Bill Cowher was named the Pittsburgh Steelers’ head coach on January 21st, 1992. But what if he wasn’t? What if the team went in a different direction or for whatever reason, Cowher would’ve turned down the job? According to Cowher, it would’ve come down to two men. Dave Wannstedt or Joe Greene.
In an interview with CBS Studios and DJ Sixsmith, Cowher discussed his interview process.
“Me, Dave Wannstedt and Joe Greene were the three finalists,” Cowher said. “Obviously we know Joe’s career, what he was in Pittsburgh. He was an assistant coach at the time. Dave Wannstedt was also from Pittsburgh from Baldwin High School. He was a defensive coordinator at the time.”
Whoever they chose, the Steelers were looking for a hometown connection. Cowher grew up in Crafton, PA while Wannstedt played at Pitt and Greene, of course, was the cornerstone of the franchise as a player. Someone older than me can shed more light but I’ve never heard Greene was one of the three finalists to replace Chuck Noll (I’m sure at the time, it was known and reported). He served as the team’s defensive line coach from 1987 to 1991, leaving for Miami two weeks after Cowher’s hire in Pittsburgh.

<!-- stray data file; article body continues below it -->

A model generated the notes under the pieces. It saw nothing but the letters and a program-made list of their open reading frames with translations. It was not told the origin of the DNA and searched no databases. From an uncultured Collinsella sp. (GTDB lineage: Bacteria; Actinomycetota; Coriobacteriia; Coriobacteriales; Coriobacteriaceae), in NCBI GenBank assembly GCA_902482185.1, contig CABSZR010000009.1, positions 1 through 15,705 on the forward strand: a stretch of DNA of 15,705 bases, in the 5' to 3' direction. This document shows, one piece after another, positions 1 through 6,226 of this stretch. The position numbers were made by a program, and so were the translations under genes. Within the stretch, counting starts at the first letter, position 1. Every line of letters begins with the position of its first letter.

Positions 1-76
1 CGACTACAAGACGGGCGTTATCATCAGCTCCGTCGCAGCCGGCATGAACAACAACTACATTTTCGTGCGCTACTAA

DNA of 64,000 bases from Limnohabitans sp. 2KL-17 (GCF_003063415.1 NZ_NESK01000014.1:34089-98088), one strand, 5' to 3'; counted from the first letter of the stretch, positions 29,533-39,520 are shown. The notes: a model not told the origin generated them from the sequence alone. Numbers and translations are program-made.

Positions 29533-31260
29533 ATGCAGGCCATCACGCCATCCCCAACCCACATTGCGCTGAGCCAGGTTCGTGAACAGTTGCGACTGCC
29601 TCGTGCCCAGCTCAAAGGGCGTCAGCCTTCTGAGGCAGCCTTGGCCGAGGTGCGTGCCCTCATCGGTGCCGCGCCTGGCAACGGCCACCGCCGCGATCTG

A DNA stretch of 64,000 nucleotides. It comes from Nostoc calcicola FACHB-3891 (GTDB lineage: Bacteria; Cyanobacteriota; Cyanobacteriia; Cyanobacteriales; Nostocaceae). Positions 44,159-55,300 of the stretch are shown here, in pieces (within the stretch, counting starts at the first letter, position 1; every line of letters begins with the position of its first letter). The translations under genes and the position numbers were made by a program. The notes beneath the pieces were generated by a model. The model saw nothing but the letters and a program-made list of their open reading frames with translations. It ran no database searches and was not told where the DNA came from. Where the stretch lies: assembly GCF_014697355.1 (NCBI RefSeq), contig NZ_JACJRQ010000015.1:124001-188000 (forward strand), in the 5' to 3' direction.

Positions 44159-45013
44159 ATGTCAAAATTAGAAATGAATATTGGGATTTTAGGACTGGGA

Cowher said he’s not sure what convinced the Steelers to choose him. But he’s, of course, glad they did.
“The more we talked, the more we felt like there was a connection there. It wasn’t about football. It was about family. I had three young daughters at the time. And [Dan Rooney] kept asking me more about my family than he did football.”
The Steelers, to the surprise of some, named the 34-year old Cowher the successor to Chuck Noll.
“Bill is a very capable young man with the experience and intelligence to be a successful coach in the NFL,” Dan Rooney said after making the hire.
That ended up being the right call. Cowher would go on to coach the Steelers from 1992 to 2006, compiling a 149-90-1 record. He went to two Super Bowls, winning Super Bowl XL, and was named to the Pro Football Hall of Fame last year. He’ll be officially inducted this summer and presented by Dan’s son, Art II.
“I was able to live there for 15 years. With my parents being able to see my grandkids. Growing up where I grew up. It was a storybook tale. But at the same time, it was a responsibility I had. The growth I had because of the Rooney family, their core values were very family oriented. It matched with what we were trying to do raising a family.”
The Steelers’ ability to identify good football minds and great leaders is the reason why they’ve hired just three head coaches since 1969. A streak you’re unlikely to see again in this day and age of professional sports that demands immediate results.